What can we take away from this story? I want to be more aware of what I flippantly promise to God just to get an answer to a prayer or a desperate situation. I also want to realize that if I choose to make a vow to the Lord, I must remember who I am talking to. I'm promising God, creator of all things, that I have something to give him. That's not a vow you break. That's not something you just lay aside when the crisis is over. We must take our conversations and relationship with the Lord serious. He loves us, He created us, and He gave His Son as a sacrifice for us. Don't take that lightly. He is the only Worthy One and He deserves our loyalty and faithfulness.
I also want to be more mindful of what I say. I want my words, whether they are to God or anyone else, to be trustworthy. I want to think before I speak. I want to be able to discern the possible consequences of what is coming out of my mouth and what I am promising or agreeing to. I tell my children repeatedly, that every decision we make comes with a consequence. A good decision comes with great consequences, but a bad decision comes with bad consequences and those consequences aren't just thrown upon us, but also to those around us whom we love. Let's make a commitment to watch our words. Let's be sure to think through something before speaking. Let's be mindful of what comes out of our mouths and the possibilities that may come with those words.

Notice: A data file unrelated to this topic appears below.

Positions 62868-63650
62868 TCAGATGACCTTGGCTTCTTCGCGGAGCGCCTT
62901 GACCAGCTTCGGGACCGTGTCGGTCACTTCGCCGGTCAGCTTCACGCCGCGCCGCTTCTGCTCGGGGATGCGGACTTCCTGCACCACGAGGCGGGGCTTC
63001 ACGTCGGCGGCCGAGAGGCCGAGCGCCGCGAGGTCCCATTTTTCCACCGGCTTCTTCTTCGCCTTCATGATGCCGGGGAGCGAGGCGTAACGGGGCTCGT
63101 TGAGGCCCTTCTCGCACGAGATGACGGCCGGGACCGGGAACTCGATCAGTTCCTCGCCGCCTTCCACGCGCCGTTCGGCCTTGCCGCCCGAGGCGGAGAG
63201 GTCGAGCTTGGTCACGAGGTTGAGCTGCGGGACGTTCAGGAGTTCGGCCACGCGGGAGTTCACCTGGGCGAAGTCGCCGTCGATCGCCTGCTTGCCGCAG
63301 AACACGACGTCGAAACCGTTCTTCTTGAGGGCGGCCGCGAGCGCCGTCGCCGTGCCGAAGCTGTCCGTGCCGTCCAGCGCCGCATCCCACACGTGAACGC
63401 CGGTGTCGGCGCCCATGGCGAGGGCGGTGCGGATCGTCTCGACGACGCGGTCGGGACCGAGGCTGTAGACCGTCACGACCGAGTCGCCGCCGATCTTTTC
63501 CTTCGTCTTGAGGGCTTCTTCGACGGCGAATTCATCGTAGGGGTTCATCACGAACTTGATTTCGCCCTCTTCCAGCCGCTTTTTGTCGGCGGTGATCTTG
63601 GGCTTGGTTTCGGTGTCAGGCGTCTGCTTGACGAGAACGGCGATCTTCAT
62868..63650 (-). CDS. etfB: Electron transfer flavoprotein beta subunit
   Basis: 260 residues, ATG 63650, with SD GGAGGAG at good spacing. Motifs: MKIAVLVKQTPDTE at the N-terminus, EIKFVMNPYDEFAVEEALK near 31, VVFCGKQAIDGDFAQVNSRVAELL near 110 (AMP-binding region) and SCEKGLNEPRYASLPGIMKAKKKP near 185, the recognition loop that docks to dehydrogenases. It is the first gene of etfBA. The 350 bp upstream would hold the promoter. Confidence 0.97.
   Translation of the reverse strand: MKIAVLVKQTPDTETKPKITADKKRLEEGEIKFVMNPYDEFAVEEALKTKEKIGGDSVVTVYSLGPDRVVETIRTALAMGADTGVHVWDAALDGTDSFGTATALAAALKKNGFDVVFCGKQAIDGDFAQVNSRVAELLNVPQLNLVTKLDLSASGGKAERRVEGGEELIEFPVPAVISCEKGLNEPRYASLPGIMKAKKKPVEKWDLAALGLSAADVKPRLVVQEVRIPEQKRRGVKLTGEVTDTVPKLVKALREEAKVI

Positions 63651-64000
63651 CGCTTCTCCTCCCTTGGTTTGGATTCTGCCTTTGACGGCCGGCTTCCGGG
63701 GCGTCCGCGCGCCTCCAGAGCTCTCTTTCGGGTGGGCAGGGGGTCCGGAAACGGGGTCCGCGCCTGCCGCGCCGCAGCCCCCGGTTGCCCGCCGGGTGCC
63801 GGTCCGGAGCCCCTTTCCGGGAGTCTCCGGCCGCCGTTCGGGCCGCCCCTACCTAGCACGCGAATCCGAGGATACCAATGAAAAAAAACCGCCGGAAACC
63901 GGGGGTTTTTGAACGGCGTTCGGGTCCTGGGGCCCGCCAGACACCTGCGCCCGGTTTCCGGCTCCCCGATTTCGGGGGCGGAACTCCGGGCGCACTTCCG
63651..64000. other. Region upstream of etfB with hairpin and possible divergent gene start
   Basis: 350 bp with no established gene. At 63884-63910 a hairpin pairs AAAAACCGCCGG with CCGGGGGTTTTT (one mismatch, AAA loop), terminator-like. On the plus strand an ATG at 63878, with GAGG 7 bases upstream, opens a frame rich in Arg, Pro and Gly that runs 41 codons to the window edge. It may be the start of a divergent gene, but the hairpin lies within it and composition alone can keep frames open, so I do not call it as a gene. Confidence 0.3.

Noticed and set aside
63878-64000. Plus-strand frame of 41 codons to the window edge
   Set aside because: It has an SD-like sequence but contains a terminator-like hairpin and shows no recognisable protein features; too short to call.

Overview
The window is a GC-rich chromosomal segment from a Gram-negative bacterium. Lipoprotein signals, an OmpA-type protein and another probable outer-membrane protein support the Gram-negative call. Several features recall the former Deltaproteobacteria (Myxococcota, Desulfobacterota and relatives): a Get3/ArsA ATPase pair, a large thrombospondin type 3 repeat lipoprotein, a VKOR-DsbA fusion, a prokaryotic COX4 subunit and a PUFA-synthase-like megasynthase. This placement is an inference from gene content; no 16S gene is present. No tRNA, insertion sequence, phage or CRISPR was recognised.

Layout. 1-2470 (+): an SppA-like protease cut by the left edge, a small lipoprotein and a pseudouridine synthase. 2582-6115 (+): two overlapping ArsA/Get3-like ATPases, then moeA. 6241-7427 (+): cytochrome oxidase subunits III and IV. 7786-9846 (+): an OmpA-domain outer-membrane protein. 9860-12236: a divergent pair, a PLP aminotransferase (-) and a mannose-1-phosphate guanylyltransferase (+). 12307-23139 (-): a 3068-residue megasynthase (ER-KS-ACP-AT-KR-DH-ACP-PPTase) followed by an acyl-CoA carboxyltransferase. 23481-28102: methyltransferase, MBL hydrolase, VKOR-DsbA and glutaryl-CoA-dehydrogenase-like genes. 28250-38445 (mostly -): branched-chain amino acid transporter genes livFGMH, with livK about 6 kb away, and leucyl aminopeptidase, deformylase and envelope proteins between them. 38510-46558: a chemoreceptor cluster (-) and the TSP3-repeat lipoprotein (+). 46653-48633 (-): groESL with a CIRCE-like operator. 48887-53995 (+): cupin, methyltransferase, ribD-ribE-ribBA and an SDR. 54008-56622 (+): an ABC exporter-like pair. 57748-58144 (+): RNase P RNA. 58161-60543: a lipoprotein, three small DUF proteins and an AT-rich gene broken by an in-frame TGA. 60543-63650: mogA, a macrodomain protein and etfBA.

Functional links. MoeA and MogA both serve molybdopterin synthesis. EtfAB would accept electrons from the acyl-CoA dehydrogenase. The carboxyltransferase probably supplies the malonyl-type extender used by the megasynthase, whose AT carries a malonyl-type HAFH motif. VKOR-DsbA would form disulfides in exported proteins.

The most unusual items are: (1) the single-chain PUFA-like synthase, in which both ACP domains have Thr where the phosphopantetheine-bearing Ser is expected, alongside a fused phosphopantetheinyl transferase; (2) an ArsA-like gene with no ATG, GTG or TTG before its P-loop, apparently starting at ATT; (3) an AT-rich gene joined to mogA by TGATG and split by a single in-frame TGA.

Father, thank you for loving me, for directing me, and for choosing me. I love you and I adore you. Lord, I don't always think through my words before speaking. Help me to be mindful of this and to be aware of the consequences of my words. Help me, Lord, to only speak what can be trusted. I love you, too, Lord. In the sweet name of Jesus, amen.
May God bless your reading, this coming week!
For we are God's masterpiece. He has created us anew in Christ Jesus, so we can do the good things he planned for us long ago. "
Hi! I'm Andrea, wife to my handsome hubby, homeschooling mama to my 5 amazing blessings (with one more on the way), and daughter of the King of kings. I am so glad you have stopped by my little piece of the web. My prayer is that the Lord will use this blog to encourage you in your personal, daily walk with Christ.